1HapkidoHapkido is a Korean martial art with a strong emphasis on self-defense.

Utilizing a combination of joint locks, quick circular strikes, pressure points, throws, and well-placed kicks, it can be a very effective combat technique. It also incorporates many defensive moves including blocks, evasive moves, rolling, and falling techniques.


Advanced forms of Hapkido also work on the development and mastery of ‘Ki’, and the use of traditional weapons. These weapons include sword fighting or Gumdo, rope, nunchaku, cane, short stick, and bo staff – all which vary depending upon the practitioner’s program. Yong-in Tae Kwon Do instructors emphasize here that basic techniques and the physical aspects of Hapkido must be developed first in order to move onto advanced study.

The meaning of the word “Hap” “Ki” “Do”, although composed of three parts as shown in the English spelling, is only one word in Korean language.

Hap means “together” or, in other words, “the harmony of body and spirit”; Ki is a Korean word that is defined as ‘life and body energy’; and Do means the “way” or “discipline.” If we put these three parts together, we can better understand the concepts behind “Hap Ki Do”.

The word “Hapkido” literally translates to “the art, or way, of coordinated power”, and its history shows it to be a very practical martial art.

Hapkido is believed by many to share a common history with Aikido, a Japanese martial art that allows a person to redirect the force of an attacker when being attacked. However, Hapkido’s philosophy differs in its range of responses and manner of executing techniques.

Hapkido emphasizes circular motion, non-resistive movements, and control of the opponent, often using with minimal effort.Thus, this martial art can truly be learned by both men and and women, regardless of their age.

(Yes, kids can learn too. Please click here to get additional information about children’s Hapkido classes here at Yong-in Tae Kwon Do.)

Although, Hapkido contains powerful kicking, as well as both outfighting and infighting techniques, the goal in most situations is to get inside for a close-in strike, lock, or throw. Submission or finishing techniques are used to control the attacker once they reached the ground.

The Three Principles of Hapkido

The techniques of Hapkido are themselves based on three underlying principles, according to the European Hapkido Alliance.

The Principle of Water: When deflecting the attacker’s punch, the defender is like water that has been penetrated with a stone. No sooner has the stone divided the water than it flows together again to surround and envelop the stone. Similarly, we “go with the flow” in the execution of our techniques.

The Principle of the Circle: Instead of meeting the attacker’s punch with a direct block, in other words meeting force with force, the defender utilizes the circular principle to deflect and re-direct the  punch and its force. The circle is always present in Hapkido techniques; it may be a large circle which is performed when executing a throwing technique or a small circle such as that used in a wrist lock.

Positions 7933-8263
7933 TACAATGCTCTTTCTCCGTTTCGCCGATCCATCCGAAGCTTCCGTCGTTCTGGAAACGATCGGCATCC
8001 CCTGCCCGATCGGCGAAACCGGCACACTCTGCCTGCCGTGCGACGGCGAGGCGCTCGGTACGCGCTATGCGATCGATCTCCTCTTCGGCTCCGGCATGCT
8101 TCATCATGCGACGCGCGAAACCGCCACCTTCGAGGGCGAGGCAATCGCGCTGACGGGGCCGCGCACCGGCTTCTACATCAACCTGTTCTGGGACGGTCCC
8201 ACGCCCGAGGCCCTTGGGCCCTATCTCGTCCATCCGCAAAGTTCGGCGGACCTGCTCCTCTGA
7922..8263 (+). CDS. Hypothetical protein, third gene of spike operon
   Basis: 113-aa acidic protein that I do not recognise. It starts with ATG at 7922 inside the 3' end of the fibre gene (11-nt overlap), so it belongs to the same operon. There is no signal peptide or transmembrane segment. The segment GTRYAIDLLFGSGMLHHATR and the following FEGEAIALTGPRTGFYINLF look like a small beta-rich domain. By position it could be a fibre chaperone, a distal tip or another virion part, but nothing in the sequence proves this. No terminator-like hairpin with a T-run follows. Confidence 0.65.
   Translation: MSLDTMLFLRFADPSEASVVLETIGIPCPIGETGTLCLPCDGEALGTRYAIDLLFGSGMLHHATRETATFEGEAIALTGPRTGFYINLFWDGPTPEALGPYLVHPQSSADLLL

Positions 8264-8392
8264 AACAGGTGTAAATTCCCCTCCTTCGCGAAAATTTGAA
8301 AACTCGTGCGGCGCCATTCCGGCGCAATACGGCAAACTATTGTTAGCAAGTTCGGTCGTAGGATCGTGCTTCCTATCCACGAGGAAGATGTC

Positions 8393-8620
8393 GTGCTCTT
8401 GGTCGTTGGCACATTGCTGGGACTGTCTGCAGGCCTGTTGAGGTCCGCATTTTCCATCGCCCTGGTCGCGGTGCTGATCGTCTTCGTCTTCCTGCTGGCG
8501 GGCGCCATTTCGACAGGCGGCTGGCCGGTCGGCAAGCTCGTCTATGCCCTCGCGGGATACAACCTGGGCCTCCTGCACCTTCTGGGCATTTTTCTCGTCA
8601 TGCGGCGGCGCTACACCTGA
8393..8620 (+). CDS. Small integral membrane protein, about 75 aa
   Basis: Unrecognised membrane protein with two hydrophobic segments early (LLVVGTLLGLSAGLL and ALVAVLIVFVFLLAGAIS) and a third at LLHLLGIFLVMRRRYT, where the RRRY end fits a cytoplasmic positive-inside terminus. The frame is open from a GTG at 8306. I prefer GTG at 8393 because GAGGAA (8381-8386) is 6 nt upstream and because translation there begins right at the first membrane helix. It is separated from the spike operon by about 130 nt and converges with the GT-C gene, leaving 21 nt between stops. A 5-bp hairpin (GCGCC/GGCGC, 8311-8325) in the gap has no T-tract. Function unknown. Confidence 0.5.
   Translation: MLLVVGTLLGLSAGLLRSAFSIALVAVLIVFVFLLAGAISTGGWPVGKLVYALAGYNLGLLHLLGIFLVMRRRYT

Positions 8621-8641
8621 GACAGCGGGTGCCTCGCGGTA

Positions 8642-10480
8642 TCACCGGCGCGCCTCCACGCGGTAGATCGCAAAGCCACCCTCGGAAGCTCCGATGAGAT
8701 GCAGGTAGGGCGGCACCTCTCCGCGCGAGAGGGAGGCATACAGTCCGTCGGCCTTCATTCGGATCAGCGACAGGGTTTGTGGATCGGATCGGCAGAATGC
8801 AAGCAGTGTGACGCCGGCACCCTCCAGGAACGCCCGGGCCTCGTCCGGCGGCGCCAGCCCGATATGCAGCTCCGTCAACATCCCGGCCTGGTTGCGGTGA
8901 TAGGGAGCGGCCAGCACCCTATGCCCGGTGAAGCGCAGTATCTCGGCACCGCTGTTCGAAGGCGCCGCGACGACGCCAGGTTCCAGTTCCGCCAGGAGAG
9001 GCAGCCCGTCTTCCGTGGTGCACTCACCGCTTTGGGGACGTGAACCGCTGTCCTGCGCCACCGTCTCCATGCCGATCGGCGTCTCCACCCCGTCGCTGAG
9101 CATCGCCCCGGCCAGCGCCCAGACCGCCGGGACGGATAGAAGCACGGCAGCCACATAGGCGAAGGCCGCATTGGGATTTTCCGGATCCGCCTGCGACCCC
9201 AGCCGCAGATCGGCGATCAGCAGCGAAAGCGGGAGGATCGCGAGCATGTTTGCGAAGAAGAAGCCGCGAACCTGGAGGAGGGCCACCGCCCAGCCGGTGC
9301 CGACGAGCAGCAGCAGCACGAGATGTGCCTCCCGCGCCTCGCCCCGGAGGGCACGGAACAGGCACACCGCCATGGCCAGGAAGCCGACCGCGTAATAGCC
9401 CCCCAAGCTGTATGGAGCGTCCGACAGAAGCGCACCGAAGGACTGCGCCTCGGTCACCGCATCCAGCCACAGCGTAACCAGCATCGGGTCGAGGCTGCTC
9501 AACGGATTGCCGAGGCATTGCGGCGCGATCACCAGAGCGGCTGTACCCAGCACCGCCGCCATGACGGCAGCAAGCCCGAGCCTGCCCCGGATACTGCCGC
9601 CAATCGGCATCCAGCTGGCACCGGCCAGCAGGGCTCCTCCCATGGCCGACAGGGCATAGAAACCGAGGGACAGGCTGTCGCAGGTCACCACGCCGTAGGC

The Principle of Harmony: Even though the force of the punch is directed straight at the defender, he/she does not oppose that force, but instead goes with it. In this way we harmonize with the force becoming one with it.

What is a normal class like?

Although our Hapkido curriculum is slightly incorporated into our Tae Kwon Do program, as of January 2013, we now offer a formal martial arts program.

A normal class runs around 50 minutes depending on the level of practioners and the size of the class. All classes begin and end formally with respect being paid to the flag, the instructor and one’s fellow students.

There are typically five stages to every class:

  • The start of class begins with instuctor-led stretching and warm-up exercises.
  • The second stage of class involves executing a review of circle steps, basic joint locks and kicks to thoroughly develop technique and effectiveness in self- defense strategy.
  • At the third stage of class, will introduced to various take-down maneuvers and body grab defenses (i.e – Front of Body, Back of Body, Ground Defense, and Various Throws.) Stages of difficulty progress as student graduates in rank.
  • The fourth stage of class begins with instuctor-led meditation and Dan Gun breathing exercises.
  • The final stage is when students line up according to their rank and the instructor concludes the class with final instructions or comments.

What style of Hapkido is taught?

World Hapkido Headquaters (WHH)style Hapkido is taught here at Yong-in Tae Kwon Do. This style of Hapkido is currently the only Tae Kwon Do sport sanctioned by the International Olympic Committee (IOC). We use the WTF Tae Kwon Do belt system of recognition and promotion which give an incentive for all students to work hard, as well as help to develop their sense of self-esteem and confidence by providing a visual evidence of progress.


Who can learn?

Everyone from age 4 and up can learn TKD. It is a discipline that is specific for the individual—so whatever age, whatever weight, whatever handicap you may have, Tae Kwon Do can help you learn to improve yourself and your lifestyle. Tae Kwon-Do offers a vigorous and challenging workout. Through conditioning exercises involving the entire body, Tae Kwon-Do promotes quickness, strength, flexibility and endurance. Its emphasis on technique and body-control also provide invaluable training for those active in other sports from soccer and hockey to tennis and golf.